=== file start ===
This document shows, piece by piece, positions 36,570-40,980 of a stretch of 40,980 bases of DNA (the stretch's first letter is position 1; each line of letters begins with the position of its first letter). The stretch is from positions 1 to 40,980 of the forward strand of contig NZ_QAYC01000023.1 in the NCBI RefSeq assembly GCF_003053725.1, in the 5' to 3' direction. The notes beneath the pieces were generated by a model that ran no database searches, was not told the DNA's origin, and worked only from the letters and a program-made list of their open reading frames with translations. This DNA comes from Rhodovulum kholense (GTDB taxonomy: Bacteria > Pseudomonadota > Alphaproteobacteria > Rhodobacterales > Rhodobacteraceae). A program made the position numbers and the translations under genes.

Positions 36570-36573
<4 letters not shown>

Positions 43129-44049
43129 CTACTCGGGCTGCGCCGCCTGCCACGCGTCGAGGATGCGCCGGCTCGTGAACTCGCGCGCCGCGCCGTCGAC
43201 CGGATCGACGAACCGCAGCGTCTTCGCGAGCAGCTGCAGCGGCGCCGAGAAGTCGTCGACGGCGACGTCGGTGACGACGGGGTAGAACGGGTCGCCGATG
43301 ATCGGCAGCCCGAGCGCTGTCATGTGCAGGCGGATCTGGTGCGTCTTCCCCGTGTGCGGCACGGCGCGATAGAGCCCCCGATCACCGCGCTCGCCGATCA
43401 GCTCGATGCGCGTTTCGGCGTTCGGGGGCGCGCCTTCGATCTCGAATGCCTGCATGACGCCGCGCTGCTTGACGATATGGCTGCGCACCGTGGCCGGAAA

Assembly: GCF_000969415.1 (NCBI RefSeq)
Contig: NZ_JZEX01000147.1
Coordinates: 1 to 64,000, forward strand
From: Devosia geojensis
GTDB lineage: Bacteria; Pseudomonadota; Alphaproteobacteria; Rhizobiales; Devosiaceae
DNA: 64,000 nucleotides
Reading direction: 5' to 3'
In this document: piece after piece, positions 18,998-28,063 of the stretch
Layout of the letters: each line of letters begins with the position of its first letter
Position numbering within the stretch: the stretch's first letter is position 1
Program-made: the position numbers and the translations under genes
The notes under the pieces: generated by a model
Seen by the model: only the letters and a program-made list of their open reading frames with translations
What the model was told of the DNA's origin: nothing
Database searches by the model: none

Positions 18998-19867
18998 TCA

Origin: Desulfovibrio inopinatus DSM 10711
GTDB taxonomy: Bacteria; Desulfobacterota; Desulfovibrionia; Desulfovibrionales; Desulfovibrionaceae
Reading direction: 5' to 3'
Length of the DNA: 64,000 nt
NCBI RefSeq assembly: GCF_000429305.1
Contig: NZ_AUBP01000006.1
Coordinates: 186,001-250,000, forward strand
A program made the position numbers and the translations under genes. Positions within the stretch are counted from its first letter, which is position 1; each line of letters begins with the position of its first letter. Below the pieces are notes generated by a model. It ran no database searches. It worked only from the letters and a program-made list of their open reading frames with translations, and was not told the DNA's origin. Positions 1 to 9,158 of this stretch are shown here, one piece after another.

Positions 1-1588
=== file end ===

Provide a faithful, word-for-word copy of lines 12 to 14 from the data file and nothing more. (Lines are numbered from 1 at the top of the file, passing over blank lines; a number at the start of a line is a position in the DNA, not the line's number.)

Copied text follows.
From: Devosia geojensis
GTDB lineage: Bacteria; Pseudomonadota; Alphaproteobacteria; Rhizobiales; Devosiaceae
DNA: 64,000 nucleotides